Well, about a week ago I saw the first neighborhood house and yard decorated for Christmas, multicolored lights strung up all over everything. I guess I can understand why they'd want to do it now, rather than wait for freezing temperatures and snow, but the distaste and sinking feeling I had upon seeing them surprised me.
I hate hate hate those gaudy displays. It ruins the whole Christmas thing for me.
I've got a bunch of eBooks on my Kindle and a few more on the Nook. I'll bet lots of people have huge music collections on iPods or whatever. Did you know that if you die, you may not be able to leave those collections, unlike vinyl, CDs, DVDs, and real paper books, to your heirs?
You paid a small fortune for those collections, and it all goes poof when you are no longer around.
It appears that you don't legally own the bits and bytes you paid for. Your account purchased the right to read, watch, or listen to them. When you die, your account is terminated, and that terminates any right to the materials. Story at http://articles.marketwatch.com/2012-08-23/finance/33336852_1_digital-content-digital-files-apple-and-amazon.
Something else to watch out for if you have a PayPal or an eBay account. The user agreement says that if you have an argument with the companies, you abdicate all rights to sue them and can't join a class action suit. You have to go to binding arbitration.
Now this is bad.
- That leaves you out in the cold paying your own legal bills, going up against a corporation with an in-house legal department.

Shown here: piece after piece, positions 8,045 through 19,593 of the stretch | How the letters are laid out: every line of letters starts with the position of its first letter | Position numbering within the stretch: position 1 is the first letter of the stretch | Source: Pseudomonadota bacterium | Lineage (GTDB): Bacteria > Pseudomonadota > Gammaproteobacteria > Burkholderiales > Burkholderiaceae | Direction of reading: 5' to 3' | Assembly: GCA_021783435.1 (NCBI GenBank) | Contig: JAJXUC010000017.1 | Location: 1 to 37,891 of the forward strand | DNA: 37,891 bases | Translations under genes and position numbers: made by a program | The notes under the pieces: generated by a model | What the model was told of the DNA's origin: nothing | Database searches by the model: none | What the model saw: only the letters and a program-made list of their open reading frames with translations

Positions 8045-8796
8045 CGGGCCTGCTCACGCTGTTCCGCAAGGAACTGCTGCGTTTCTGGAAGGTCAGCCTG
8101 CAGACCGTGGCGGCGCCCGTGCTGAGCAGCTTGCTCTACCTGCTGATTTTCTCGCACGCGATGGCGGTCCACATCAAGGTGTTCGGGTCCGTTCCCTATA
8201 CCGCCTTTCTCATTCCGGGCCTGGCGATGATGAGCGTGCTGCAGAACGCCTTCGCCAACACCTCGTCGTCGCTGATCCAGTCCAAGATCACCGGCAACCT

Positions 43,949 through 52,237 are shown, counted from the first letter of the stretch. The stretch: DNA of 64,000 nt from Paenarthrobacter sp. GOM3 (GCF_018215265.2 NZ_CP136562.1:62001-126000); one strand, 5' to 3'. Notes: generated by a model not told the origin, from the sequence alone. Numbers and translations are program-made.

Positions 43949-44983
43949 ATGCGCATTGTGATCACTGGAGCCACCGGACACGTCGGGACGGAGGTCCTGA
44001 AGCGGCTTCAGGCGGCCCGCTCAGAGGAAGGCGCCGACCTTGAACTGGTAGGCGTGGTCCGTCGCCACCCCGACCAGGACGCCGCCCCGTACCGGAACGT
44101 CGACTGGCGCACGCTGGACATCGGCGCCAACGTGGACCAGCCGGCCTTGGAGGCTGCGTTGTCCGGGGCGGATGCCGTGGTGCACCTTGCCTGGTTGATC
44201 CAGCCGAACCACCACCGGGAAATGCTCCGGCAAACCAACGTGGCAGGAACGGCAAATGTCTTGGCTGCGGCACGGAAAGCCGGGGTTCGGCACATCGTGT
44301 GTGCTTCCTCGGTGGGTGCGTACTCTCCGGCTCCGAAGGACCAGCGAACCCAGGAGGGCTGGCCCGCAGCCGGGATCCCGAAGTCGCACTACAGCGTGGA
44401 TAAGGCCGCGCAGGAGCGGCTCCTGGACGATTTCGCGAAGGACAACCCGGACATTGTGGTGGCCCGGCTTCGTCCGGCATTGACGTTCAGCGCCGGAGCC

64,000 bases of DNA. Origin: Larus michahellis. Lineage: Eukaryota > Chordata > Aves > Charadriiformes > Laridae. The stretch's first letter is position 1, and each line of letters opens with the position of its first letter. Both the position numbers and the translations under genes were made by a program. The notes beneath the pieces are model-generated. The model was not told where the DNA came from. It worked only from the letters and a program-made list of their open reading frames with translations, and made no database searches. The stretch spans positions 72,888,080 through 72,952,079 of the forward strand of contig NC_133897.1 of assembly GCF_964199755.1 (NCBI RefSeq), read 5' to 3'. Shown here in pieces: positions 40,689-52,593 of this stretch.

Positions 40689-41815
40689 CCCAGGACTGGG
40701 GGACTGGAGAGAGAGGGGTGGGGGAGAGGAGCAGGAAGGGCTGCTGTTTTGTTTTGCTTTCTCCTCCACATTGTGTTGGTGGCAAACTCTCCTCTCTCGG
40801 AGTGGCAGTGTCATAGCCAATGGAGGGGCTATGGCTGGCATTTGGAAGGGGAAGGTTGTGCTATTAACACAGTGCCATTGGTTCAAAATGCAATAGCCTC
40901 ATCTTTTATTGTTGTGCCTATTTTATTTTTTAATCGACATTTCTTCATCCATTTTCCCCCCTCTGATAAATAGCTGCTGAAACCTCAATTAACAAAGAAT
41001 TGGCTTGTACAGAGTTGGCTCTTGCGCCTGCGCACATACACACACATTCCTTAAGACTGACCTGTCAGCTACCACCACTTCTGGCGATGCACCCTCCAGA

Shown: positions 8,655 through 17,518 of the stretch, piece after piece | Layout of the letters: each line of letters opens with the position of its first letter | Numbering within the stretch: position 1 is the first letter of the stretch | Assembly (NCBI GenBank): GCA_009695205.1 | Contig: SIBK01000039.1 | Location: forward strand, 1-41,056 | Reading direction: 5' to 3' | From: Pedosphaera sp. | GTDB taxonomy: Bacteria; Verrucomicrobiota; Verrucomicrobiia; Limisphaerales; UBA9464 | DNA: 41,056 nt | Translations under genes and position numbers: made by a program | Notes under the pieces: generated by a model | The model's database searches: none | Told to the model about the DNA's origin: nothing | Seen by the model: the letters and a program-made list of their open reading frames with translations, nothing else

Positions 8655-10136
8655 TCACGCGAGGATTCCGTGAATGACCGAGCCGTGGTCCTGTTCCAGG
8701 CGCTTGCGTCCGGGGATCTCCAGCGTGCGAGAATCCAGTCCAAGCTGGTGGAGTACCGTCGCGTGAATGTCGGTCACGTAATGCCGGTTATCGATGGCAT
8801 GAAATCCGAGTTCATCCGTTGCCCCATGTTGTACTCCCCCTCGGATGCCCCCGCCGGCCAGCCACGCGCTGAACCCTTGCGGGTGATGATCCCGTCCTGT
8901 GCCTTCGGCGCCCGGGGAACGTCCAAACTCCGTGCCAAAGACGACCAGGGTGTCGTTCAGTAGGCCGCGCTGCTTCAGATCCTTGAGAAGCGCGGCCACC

- They might do the same nasty thing to hundreds of thousands of people, but very few will take it to arbitration.
- This means that even if they lose every single one of those arbitration rulings (and arbitration rarely goes against the corporation, since the arbiters are not required to rule according to laws), it costs them relatively little, and therefore there's no incentive to change their practices.
Yeah, class action suits enrich the lawyers and rarely result in any real money for the damaged parties, and that's why people hate class action attorneys, BUT they DO make the offending companies change their practices. It hurts them financially, but even more from bad publicity. You can't do that all by yourself, and definitely not in arbitration.
Oddly enough, PayPal and eBay will allow you to opt out of that clause, but you must meet the deadline to do it. You have to write each of them a letter in a particular format, to be received by early November for eBay, and the end of November for PayPal (exact dates are at the link).
Go to http://consumerist.com/2012/10/15/here-is-a-downloadable-template-for-opting-out-of-paypal-arbitration-clause/ for details.
Pass this around.
Now, I'm a little confused, because when I took a class in commercial law about 16 years ago, it was pointed out to us that you cannot be forced to give up the right to sue. Even if you sign a contract that specifies arbitration, you still have the absolute and irrevocable right to request redress from the courts.
Did something change?